July 21 2022

Fighting for the right to be ‘messy in a public place’

Fighting for the right to be ‘messy in a public place’


HomelessHanging around ‘without apparent purpose’, carrying a golf bag, and covering of the face have all been banned under new style public spaces protection orders (PSPOs).

According to freedom of information requests made by the Manifesto Club, which campaigns for less regulation in every day life, in the 16 months since the introduction of PSPOs, 130 orders have been passed in 79 local authorities in England and Wales. You can read the report (PSPOs: A Busybodies’ Charter) here and more on the Justice Gap here.

‘Some of these PSPOs have been popular with certain sections of the public; one or two have been the result of local campaigns,’ says the group. ‘But many have passed silently without public notice, and several dozen have been staunchly opposed by local and national campaigns, sometimes passing anyway.’

‘These measures have been presented as a decentralisation of power to local communities, but in reality central government has given certain council officers the powers to create new criminal laws, with minimal checks and balances and a very low burden of proof.’
Manifesto Club

Before the introduction of PSPOs, the Manifesto Club warned that the powers would be used to target ‘groups who were seen as “messy” in public spaces, such as the homeless, young people or buskers’.

The group’s report by its director Josie Appleton reckons there are presently six councils restricting begging, three banning sleeping in public, and five restricting music or street art.

It cites the following ‘bizarre’ offences that have been drawn up: ‘the offence of carrying a golf bag in North East Derbyshire, of using noisy remote controlled vehicles in Hillingdon; the crimes of covering the face in Sefton, Halton and Birmingham, engaging in pavement art in Swindon, or being in a camping vehicle in areas of Luton or Wolverhampton’.

‘We did not expect that so many councils would criminalise shouting or swearing in a public place, or create new crimes of congregating in groups or loitering (defined by Blackpool Council as ‘standing or waiting around without apparent purpose’),’ the group added.

Whilst the Manifesto Club recognises cases the orders address ‘genuine problems’ of criminality or public order in certain areas, in others they have been introduced in ‘largely trouble-free areas’ where the new orders are ‘merely criminalising an anodyne, even positive, part of life in public spaces, such as a busker playing a tune or an elderly person feeding the pigeons’.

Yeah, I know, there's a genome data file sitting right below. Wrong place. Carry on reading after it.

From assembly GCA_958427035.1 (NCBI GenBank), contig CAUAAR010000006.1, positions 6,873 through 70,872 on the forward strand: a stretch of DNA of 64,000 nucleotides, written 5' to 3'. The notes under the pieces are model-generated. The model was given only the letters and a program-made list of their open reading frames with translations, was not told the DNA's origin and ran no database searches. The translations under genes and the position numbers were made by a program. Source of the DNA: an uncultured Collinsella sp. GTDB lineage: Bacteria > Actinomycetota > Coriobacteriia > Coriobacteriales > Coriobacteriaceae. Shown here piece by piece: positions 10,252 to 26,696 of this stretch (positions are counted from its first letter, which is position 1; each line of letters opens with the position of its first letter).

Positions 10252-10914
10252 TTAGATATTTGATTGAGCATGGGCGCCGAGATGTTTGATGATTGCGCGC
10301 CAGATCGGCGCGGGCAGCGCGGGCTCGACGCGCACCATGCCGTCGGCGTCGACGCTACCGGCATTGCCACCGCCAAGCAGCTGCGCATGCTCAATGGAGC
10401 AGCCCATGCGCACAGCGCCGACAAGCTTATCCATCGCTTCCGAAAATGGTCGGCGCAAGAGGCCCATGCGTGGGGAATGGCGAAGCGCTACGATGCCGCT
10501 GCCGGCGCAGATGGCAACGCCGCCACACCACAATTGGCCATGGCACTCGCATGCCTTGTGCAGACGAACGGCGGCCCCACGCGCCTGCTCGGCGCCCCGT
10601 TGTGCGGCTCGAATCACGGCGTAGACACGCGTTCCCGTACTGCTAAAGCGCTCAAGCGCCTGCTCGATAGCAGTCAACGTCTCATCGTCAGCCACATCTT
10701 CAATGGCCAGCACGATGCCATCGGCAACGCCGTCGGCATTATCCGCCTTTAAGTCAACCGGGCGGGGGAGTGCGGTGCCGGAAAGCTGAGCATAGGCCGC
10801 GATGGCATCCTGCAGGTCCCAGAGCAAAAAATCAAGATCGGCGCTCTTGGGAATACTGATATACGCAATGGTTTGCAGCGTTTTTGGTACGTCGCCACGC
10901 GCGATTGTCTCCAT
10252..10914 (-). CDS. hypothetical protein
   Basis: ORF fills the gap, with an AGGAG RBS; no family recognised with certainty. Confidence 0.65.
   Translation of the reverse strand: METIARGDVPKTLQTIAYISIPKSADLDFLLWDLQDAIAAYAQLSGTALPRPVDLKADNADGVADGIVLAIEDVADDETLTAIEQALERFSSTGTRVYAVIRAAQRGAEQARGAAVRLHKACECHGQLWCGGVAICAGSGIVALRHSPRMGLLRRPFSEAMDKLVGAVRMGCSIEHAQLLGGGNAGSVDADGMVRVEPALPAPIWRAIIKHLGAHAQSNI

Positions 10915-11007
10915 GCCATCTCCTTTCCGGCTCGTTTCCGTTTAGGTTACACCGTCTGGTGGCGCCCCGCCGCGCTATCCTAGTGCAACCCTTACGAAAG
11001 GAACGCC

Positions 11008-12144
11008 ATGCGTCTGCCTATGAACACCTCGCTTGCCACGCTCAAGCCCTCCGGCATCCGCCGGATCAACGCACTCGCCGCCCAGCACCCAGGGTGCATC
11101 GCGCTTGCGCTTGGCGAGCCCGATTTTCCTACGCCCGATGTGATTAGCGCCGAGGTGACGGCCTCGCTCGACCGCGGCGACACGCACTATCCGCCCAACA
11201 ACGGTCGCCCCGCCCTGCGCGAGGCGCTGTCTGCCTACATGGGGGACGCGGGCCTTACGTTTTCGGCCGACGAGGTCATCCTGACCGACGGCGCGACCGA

PSPOs, introduced under the 2014 Anti-Social Behaviour, Crime and Policing Act, can be used to ban any activity in public spaces which the local authority believes to have a ‘detrimental effect on the quality of life of those in the locality’. According to the human rights group Liberty, they contain ‘broad powers which allow councils to criminalise particular, non-criminal, activities taking place within a specified area. Unfortunately, we have frequently seen them used against the most vulnerable in our society, the homeless’.

Josie Appleton, the report’s author, said that last year had been ‘a very strange year in law-making’. ‘These new powers take the criminal law into unprecedented areas. The notion that something should be restricted because it has a ‘detrimental effect’ on the ‘quality of life’ is an extremely low bar, which means that things can be banned simply because they are disliked by certain individuals or a group of people,’ she said.

The study also looked at the lack of accountability in the passing of PSPOs. There is no requirement for public consultation, or for PSPOs to be passed through elected council representatives. ‘Out of the 56 councils who have passed a PSPO and provided the data, half (28 councils) have done so through a single council officer. 17 councils (30%) passed the order through a committee, but only nine councils (16%) passed the PSPO through full council. Five councils have enacted a PSPO without carrying out an open public consultation,’ the group said.

PSPOs: A Busybodies’ Charter

In total, there have been 130 PSPOs issued by 79 local authorities, out of the 346 authorities with the power to enact PSPOs:

  • 12 bans on loitering or congregating in groups;
  • 10 bans on shouting or making excessive noise; and
  • 9 on swearing;
  • 3 councils have banned rough sleeping;
  • 3 have prohibited the covering of the face;
  • 5 have banned music or street art; and
  • 2 have banned assertive or aggressive charity collection.